Loneliness of Affluence


Individuals live simultaneously in a variety of social worlds.  Micro groups such as neighborhoods, schools, workplaces, churches, and associations, which are embedded in meso communities and macro societies.  Individuals are not passive in their choices of which of these worlds to inhabit; they seek out some environments while avoiding others.

From decades of research, sociologists know a lot about human relationships.  We know about your friends, your co-workers, and your neighbors.  Strangely, social scientists know very little about who you actually talk to every day or how well you know them.  In the course of your Saturday, you might spend five minutes with a neighbor and an hour with a friend, but what happened during the rest of the time?  When you exchanged money at the Starbucks or nodded at another parent at your child’s soccer game, you casually interacted with others, but we know virtually nothing about the collective mass of these micro-social exchanges or how they shape your perception of the world.

The proliferation of inequality has had profound consequences for segregation in social networks.  Americans are more likely to live in neighborhoods segregated by income and to form families with people from similar class background.  While Americans are not as isolated as the most extreme recent estimates suggest, trust across social classes is low.

Social network analysis was supposed to provide revolutionary insight into the cause and consequences of interactions, but massive data requirements limited its utility.  There is good news, though – the right tools exist to take apart these interactions and study them.  By capitalizing on the wealth of data sources inherent to modern technology, we can track the connections between people, not just relationally, but experiential.

The project asks two major questions:

How do inequality and social class impact micro-social interaction?

I propose that segregation in micro-social exchanges is important to an advanced understanding of how connections and interactions shape large-scale outcomes.  Thus, I ask the simple question: “Who do you actually talk to?”  I want to know who you see every day, even if only for five minutes.

The first part of this project is an attempt to understand the class differences of the pattern of micro-social interactions.  How often do the wealthy and the poor actually interact? Beyond simply charting the frequency of interaction, we seek to understand the context of those interactions.  Do the rich only talk to the working class when they are being waited on, catered to, or served by them?  How much class segregation is there in everyday interactions?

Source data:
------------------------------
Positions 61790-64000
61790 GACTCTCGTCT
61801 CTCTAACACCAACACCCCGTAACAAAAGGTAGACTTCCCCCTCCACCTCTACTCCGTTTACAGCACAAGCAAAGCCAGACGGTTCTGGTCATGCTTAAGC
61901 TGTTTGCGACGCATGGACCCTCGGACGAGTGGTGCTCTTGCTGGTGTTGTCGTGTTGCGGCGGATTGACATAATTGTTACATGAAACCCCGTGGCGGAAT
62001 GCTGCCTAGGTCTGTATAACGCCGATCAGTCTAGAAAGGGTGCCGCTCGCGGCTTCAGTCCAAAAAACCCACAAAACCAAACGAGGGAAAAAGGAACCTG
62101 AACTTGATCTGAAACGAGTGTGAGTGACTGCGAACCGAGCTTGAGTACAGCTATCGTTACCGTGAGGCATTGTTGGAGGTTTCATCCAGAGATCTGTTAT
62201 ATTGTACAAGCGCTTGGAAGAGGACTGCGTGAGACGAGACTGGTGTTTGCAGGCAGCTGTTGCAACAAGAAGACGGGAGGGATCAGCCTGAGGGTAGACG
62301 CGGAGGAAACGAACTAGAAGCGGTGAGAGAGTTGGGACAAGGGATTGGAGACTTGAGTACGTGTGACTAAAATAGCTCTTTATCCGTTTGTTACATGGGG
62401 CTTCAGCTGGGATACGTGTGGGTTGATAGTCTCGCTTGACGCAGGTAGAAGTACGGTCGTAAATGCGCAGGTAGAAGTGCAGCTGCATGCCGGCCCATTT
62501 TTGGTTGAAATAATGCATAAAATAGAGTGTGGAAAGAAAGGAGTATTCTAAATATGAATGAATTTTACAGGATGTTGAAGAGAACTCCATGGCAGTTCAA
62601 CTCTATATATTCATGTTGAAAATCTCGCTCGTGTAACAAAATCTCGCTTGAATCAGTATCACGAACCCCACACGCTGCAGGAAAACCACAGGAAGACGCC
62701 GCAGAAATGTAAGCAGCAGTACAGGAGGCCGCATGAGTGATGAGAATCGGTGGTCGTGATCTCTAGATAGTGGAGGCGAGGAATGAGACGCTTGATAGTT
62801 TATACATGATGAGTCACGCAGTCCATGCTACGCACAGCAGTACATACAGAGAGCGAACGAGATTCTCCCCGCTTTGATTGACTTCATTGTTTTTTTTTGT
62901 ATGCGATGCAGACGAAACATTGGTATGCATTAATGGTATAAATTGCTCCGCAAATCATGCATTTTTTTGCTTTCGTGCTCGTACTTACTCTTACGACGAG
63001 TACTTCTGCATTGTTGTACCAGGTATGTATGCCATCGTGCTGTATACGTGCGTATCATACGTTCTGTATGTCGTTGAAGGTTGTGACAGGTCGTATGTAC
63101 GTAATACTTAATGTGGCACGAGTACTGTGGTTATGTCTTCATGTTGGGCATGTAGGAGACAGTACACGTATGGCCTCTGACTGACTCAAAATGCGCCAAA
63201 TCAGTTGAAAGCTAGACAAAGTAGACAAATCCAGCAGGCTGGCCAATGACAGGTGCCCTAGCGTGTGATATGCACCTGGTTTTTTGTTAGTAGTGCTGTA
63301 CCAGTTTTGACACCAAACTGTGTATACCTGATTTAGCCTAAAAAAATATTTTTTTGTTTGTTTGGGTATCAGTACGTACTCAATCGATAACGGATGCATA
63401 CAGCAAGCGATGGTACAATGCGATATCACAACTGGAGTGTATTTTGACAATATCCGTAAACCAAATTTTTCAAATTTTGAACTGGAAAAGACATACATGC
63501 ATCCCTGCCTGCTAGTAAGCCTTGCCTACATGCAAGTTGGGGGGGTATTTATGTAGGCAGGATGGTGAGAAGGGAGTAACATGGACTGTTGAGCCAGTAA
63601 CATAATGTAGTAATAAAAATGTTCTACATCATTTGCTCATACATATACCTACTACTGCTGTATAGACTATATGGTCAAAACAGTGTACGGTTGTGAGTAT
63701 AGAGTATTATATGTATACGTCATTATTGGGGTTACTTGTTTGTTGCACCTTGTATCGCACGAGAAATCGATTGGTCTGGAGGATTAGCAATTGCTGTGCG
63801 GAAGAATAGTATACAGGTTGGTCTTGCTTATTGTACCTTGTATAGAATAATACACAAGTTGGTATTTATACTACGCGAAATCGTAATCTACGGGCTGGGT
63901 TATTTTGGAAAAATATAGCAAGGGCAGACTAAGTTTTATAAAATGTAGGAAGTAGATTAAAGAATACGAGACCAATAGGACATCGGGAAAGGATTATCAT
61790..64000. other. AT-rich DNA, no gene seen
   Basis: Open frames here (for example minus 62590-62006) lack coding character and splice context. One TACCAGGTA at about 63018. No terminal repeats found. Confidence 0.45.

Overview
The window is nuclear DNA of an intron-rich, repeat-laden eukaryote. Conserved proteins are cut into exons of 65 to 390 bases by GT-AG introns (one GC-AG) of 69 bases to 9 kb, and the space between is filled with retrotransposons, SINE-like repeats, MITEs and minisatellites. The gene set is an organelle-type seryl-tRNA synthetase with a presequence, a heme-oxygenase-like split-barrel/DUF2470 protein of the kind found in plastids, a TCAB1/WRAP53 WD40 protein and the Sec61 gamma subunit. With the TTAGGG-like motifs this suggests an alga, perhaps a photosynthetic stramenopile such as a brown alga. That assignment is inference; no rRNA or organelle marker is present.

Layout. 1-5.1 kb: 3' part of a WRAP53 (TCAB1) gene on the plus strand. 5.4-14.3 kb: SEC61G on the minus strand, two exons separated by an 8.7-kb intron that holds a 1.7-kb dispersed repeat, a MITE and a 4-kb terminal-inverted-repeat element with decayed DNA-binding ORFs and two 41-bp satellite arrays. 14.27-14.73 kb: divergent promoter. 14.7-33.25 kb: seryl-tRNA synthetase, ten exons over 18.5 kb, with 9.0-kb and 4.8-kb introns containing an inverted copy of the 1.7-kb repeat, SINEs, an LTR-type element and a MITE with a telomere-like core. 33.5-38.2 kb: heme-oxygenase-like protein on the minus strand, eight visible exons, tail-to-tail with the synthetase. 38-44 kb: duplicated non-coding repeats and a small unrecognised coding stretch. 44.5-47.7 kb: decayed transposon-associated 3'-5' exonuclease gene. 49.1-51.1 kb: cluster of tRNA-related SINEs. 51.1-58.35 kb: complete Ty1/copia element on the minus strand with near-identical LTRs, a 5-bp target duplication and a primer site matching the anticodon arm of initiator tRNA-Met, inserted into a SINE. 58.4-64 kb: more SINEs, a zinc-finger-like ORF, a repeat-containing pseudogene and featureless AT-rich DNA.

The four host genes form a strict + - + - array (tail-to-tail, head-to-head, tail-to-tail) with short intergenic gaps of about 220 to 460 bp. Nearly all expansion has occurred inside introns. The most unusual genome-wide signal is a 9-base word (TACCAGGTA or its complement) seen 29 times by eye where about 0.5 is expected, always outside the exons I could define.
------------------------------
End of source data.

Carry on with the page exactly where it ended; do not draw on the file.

I examine two types of interactions.  Respondents provide information about the context of their most recent interactions.  This includes demographic information on the alter (and a measure of certainty, as respondents may not know the demographics of someone they just met in passing), as well as questions about the quality and content of that interaction.  Respondents also provide information on their own family, friends, neighbors, and workplace interactions, including both .  These types of interactions include more data about the relationships history and than questions about their most recent interactions.

Preliminary Initial results from a seed study of 3,000 respondents shows that individuals experience the highest levels of income segregation among friend relationships, and the least among co-workers.  Income segregation in interactions is greater among high-income earners than low-income respondents.  Preliminary analysis also suggests that area segregation has a greater impact on the class segregation among recent and friendship interactions than among work interactions.  The results are similar when looking at segregation by level of education.

How does social interaction create the basis for economic opinions and attitudes?

From a practical standpoint the economy is an objective phenomena.  Unemployment is rising or it is not.  Jobs numbers are up or down.  Discussions of the economy, both from researchers, policy analysts, and the popular media all make this same assumption.

In truth, economic reality is not identical to all of us.  Humans create and maintain an understanding of social reality through social interactions with other people and institutions.  Some facts are brute, physical or biological facts;  others are social facts we construct out of language and institutional agreements. But they seem entirely real to those experiencing them: “Everyday life presents itself as a reality interpreted by men and subjectively meaningful to them as a coherent world”.

While it appears objective, knowledge of the economy is grounded in these social facts – and therefore in the inequalities that are knitted to them. Even objective facts, what we “know” as true, is derived from these spaces of inequality.  Differences in economic knowledge are the result of other inequality processes, have the potential to create inequality in outcomes, and are a form of inequality themselves.

Because such objective knowledge derives, at least in part, from social position, there is a relationship between economic knowledge and other inequality processes.  Where you sit in a larger tapestry of economic positions determines what you “know” about the economy at large.  Who your friends are, where you live, and the condition of your neighborhood all influence the objective facts that individuals “know”. This project seeks to understand the unstudied and under-defined relationship between interactions, economic knowledge, and attitudes.

 

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